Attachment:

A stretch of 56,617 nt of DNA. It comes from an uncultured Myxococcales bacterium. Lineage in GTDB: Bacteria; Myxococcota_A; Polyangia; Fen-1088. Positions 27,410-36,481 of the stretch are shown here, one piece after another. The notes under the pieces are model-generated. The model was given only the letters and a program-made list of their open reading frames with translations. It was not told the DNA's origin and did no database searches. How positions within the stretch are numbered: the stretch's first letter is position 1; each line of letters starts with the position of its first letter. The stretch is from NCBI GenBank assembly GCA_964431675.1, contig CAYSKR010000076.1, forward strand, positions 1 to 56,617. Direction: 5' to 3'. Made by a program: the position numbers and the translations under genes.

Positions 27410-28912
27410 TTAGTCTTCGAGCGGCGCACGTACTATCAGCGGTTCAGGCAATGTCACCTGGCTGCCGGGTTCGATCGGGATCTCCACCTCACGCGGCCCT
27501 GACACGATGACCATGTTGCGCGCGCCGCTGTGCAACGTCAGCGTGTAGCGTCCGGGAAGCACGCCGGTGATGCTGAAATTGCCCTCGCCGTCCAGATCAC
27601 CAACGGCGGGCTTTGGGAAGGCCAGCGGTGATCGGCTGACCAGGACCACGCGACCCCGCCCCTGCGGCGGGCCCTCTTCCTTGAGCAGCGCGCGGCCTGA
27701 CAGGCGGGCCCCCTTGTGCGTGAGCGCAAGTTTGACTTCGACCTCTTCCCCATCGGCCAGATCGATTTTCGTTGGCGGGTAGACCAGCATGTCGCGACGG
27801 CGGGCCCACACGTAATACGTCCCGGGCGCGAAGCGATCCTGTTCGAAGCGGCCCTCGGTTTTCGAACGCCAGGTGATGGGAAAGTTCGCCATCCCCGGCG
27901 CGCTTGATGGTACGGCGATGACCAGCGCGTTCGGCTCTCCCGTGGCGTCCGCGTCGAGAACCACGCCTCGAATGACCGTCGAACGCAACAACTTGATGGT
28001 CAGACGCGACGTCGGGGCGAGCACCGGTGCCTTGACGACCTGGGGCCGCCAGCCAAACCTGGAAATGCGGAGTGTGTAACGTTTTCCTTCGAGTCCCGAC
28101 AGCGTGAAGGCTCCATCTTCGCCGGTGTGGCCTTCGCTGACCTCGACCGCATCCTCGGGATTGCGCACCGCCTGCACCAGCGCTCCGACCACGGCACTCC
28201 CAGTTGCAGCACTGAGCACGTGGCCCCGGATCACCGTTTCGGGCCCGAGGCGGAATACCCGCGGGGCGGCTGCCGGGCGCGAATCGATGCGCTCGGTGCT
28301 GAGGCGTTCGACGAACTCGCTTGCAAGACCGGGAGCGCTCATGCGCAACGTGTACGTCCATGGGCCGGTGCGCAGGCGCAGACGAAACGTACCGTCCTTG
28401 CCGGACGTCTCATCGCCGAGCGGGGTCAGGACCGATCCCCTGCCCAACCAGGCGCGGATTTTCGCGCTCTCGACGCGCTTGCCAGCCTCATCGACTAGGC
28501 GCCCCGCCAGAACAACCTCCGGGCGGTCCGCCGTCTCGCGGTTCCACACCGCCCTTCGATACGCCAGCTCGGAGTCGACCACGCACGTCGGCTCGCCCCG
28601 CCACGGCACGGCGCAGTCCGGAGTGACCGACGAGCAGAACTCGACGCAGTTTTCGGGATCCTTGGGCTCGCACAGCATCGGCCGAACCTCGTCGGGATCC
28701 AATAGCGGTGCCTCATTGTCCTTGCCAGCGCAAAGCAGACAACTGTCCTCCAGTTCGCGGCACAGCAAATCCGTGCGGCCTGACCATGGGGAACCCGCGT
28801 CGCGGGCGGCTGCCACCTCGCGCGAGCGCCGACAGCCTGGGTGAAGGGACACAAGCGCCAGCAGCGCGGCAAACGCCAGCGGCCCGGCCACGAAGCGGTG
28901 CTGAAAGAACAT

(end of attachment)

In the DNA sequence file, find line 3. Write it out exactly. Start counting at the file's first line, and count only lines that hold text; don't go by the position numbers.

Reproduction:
27410 TTAGTCTTCGAGCGGCGCACGTACTATCAGCGGTTCAGGCAATGTCACCTGGCTGCCGGGTTCGATCGGGATCTCCACCTCACGCGGCCCT